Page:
First announced by India’s finance minister in February, the amendment to existing laws proposed a 30% tax targeting digital asset transactions.
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A tax proposal on crypto from India’s Finance Minister Nirmala Sitharaman may be closer to becoming law as the country’s lower house of parliament is scheduled to consider the legislation on Thursday.
According to a Wednesday publication, Sitharaman will be introducing appropriation and finance bills for 2022 to the Lok Sabha — the lower house of parliament — on Thursday. The Finance Bill includes an amendment to the country’s income tax laws identifying “virtual digital assets” — including cryptocurrencies and nonfungible tokens — as taxable investments.
First announced by the finance minister in February, the amendment to India’s existing laws proposed a 30% tax targeting digital asset transactions. Sitharaman added at the time that losses incurred from crypto trading would most likely be ineligible for offsetting taxes from any profits. In addition, no deductions would be allowed while calculating income “except the cost of acquisition.”
Under this tax calculation, traders would likely have to pay 30% taxes on gains from cryptocurrencies including Bitcoin (BTC) and Ether (ETH), but not account for losses should the price of the coins fall. Cointelegraph reported that many experts criticized the proposal, which will likely go into effect April 1 following discussion on Thursday.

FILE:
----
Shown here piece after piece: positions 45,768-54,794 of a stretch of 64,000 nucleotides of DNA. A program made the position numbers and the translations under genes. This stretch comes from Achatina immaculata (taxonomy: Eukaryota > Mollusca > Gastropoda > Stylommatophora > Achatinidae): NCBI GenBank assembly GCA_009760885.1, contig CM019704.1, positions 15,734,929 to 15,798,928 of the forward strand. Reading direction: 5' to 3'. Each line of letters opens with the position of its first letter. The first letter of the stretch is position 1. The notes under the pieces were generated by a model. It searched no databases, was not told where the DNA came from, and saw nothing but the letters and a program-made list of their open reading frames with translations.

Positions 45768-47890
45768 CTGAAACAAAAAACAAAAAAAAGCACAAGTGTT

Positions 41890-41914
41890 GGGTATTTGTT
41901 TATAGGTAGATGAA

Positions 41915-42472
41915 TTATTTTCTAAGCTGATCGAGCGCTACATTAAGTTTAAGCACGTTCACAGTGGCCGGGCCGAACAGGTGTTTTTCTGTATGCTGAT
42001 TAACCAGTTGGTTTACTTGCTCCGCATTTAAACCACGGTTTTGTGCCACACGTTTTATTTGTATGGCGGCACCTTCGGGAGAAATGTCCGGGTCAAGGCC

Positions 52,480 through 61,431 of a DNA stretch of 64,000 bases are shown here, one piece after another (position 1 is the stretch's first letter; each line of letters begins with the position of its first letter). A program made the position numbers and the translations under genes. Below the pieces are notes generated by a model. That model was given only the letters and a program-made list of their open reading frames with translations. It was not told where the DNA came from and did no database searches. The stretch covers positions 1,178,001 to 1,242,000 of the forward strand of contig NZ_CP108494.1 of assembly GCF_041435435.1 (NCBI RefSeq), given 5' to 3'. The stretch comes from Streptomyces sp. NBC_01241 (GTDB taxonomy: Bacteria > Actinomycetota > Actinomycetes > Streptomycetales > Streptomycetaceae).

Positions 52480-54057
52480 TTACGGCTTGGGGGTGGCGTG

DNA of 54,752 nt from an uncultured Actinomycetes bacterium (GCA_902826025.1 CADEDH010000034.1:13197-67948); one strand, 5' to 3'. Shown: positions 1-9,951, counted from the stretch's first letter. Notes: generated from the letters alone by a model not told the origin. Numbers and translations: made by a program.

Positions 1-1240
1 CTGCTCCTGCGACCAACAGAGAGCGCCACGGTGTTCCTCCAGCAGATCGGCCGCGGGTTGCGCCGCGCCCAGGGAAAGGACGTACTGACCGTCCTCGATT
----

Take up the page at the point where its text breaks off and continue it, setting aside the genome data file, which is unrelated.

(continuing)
If you made loss in Bitcoin, you cannot set it off with profit in Ethereum. The new taxation law was clarified in parliament today.
My suggestion is to sell everything you have before March 31, 2022. And start fresh from April 2022.
Cost of mining cannot be deducted too! pic.twitter.com/pfSGPAOFBO
— Naimish Sanghvi (@ThatNaimish) March 21, 2022
The Finance Bill 2022 will be discussed & passed soon.
— Aditya Singh (@CryptooAdy) March 23, 2022
The tax policy on crypto is seemingly a legislative substitute for a previously proposed bill that would have banned “private cryptocurrencies” in India. According to the Lok Sabha’s most recently published list of business, India’s parliament is not scheduled to hear a discussion on the crypto bill during its budget session, which ends April 8.
With a population of roughly 1.4 billion, India has not established a concrete regulatory framework for digital assets following the country’s supreme court decision in 2020 to lift a ban from the Reserve Bank of India on banks’ dealing with crypto firms. The tax proposal under consideration seems to be the closest crypto markets have been to gaining some sort of legal status in India.